As part of its "Digital Market Strategy", the EC is due to present proposals to address several of these problems at the end of 2016. Plans announced so far include a number of initiatives likely to be of immediate benefit to SMEs, including:

  • extending the one-stop shop to both EU and non-EU countries selling "tangible goods" as well as digital services to end-users online;
  • introducing a common EU-wide VAT threshold (with exemptions for micro-businesses and SMEs);
  • allowing "home country" checks (meaning producers are only subjected to a single VAT audit, in their home country); and
  • removing current VAT exemptions on imports of small consignments from non-EU suppliers: a loophole that effectively allows non-EU suppliers to supply goods of up to 10 (22 in some Member States) VAT-free - clearly putting the EU's SME exporters at a major competitive disadvantage, as well as resulting in an estimated 355 million in lost tax revenues every year.


Extending of the one-stop-shop for tangible goods

While SMEs are able to use VATMOSS for electronic services, the system is not yet available for sales of "tangible" goods sold over the Internet, and sellers of these goods still have to register for VAT in each Member State into which they sell. It is the EC's intention to make VATMOSS available to businesses selling tangible goods, under which sellers will be able to declare and pay all VAT on both domestic and EU sales within their home jurisdictions, with their domestic tax authority then transferring VAT revenues to other Member States where these are due.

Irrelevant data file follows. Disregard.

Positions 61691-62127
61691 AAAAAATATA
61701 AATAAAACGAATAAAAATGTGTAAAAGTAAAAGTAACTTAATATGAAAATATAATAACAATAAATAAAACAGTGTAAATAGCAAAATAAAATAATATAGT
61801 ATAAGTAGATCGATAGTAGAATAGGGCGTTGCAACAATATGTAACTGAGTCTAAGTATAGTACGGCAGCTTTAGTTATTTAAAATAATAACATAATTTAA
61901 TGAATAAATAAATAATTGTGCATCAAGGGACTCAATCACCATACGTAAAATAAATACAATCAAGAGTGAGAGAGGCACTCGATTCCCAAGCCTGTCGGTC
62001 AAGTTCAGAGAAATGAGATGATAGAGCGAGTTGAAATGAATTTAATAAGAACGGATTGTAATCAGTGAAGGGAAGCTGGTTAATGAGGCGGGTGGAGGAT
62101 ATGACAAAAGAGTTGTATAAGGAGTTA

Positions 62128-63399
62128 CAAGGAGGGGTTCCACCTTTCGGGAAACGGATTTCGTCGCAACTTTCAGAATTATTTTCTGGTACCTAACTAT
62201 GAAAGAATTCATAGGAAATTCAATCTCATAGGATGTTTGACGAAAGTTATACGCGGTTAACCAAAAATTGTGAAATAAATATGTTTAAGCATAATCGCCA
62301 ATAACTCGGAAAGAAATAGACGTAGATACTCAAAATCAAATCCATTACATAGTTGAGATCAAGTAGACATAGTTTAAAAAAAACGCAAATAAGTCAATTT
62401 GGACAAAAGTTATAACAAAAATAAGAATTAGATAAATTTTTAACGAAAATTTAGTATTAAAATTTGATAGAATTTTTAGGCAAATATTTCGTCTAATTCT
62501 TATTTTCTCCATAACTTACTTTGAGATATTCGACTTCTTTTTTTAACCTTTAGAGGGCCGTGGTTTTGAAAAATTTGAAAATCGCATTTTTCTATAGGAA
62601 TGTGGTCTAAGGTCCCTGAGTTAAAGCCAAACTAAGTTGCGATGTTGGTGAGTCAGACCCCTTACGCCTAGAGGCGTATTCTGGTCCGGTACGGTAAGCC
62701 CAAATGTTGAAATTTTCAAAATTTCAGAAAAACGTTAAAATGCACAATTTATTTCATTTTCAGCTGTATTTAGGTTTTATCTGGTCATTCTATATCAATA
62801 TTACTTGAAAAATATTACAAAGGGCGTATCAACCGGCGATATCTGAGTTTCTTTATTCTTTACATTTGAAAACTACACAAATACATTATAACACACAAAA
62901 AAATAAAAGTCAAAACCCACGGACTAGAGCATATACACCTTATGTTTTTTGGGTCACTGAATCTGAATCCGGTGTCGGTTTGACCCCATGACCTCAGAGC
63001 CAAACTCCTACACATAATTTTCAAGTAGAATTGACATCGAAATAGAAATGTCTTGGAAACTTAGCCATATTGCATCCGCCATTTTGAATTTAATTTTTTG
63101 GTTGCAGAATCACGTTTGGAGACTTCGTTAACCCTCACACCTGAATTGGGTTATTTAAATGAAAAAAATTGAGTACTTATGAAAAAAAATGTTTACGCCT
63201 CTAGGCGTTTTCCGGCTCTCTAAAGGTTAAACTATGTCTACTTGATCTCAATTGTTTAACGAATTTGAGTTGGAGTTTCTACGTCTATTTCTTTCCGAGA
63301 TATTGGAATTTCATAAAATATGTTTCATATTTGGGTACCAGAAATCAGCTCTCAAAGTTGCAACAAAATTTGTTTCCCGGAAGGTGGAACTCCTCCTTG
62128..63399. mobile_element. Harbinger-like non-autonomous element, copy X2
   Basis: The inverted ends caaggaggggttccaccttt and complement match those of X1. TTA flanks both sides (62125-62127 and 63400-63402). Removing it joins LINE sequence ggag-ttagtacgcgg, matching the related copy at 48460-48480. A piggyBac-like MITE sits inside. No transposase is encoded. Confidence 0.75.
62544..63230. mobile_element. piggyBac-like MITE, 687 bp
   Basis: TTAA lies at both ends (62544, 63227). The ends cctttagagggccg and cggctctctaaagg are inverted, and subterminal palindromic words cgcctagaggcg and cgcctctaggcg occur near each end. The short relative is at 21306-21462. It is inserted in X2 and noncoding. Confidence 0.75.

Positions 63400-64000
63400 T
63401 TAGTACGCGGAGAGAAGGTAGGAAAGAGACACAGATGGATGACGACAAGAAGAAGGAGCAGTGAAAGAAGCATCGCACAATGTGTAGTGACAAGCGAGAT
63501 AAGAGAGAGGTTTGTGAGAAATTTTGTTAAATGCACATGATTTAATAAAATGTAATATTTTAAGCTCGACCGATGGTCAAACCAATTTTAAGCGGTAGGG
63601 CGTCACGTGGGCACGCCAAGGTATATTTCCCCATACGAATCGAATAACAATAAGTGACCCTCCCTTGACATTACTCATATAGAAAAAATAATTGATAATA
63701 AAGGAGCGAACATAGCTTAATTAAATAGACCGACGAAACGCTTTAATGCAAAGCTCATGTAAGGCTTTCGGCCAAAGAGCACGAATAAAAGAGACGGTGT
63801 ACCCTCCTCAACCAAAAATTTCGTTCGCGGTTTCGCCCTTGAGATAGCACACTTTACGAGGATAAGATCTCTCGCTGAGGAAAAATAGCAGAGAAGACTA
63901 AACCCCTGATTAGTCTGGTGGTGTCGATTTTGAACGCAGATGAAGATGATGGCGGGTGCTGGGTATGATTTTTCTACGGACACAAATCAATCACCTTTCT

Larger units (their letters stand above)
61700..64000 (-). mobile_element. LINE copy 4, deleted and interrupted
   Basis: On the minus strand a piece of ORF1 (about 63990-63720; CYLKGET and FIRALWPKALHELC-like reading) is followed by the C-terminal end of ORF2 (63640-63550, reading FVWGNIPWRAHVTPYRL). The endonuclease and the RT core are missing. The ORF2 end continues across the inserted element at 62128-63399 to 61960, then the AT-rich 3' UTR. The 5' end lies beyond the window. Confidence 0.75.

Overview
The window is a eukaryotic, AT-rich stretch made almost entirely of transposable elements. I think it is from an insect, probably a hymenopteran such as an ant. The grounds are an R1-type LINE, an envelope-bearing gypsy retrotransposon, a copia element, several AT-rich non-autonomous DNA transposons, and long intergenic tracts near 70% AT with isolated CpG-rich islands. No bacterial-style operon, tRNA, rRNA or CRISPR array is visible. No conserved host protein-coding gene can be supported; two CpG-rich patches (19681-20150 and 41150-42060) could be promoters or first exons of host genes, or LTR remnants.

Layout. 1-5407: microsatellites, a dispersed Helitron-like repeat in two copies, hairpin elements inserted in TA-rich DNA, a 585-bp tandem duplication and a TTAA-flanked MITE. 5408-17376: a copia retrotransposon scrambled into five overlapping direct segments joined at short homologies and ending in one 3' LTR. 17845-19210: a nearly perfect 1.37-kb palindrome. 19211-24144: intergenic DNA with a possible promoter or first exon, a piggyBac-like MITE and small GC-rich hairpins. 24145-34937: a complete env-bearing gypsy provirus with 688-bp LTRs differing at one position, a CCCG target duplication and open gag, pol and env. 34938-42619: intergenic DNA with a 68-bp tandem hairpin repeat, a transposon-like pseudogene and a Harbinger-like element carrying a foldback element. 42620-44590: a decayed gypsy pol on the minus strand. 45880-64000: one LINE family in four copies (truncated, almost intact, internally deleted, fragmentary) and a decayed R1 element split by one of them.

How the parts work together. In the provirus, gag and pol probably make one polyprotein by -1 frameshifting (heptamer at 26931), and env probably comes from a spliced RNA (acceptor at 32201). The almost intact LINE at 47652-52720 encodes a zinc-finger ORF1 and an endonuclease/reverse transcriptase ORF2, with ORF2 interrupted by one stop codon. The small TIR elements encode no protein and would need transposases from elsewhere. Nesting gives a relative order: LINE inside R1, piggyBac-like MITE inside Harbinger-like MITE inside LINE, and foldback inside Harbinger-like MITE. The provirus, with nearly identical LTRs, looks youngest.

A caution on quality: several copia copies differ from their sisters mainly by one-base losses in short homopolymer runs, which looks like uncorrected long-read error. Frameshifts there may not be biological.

A VAT-free threshold for start-ups and SMEs

The EC also plans to establish a universal VAT threshold below which start-ups and micro-businesses will be exempt, and will not be required to register under the VATMOSS system. The EU VAT Action Plan gives very little detail here, however, and no indication of the level at which such threshold is likely to be set. The Confédération Fiscale Européenne (CFE, the association of European tax advisors), has called for a VATMOSS registration threshold of €125,000 per annum; commentators protesting the introduction of VATMOSS last year had called for a minimum threshold of €100,000. Any confirmation is likely to be one of the most keenly awaited aspects of EC SME reform plans to be announced at the end of this year.


2017 SME VAT simplification package proposed

Again, while short on detail, the EU VAT Action Plan does at least offer some comfort for SMEs in promising a "comprehensive simplification package for SMEs." With no legislative proposals anticipated until 2017, however, it is not yet clear what this is likely to include, beyond a clear intention to reduce the current compliance burden on micro-businesses.

Nonetheless, in addressing many of the issues raised so frequently (and vocally) following the place of supply reforms last year, SMEs and start-ups have reason to look forward to a substantial reduction in their compliance obligations, going forward.

Author: Philip Eagle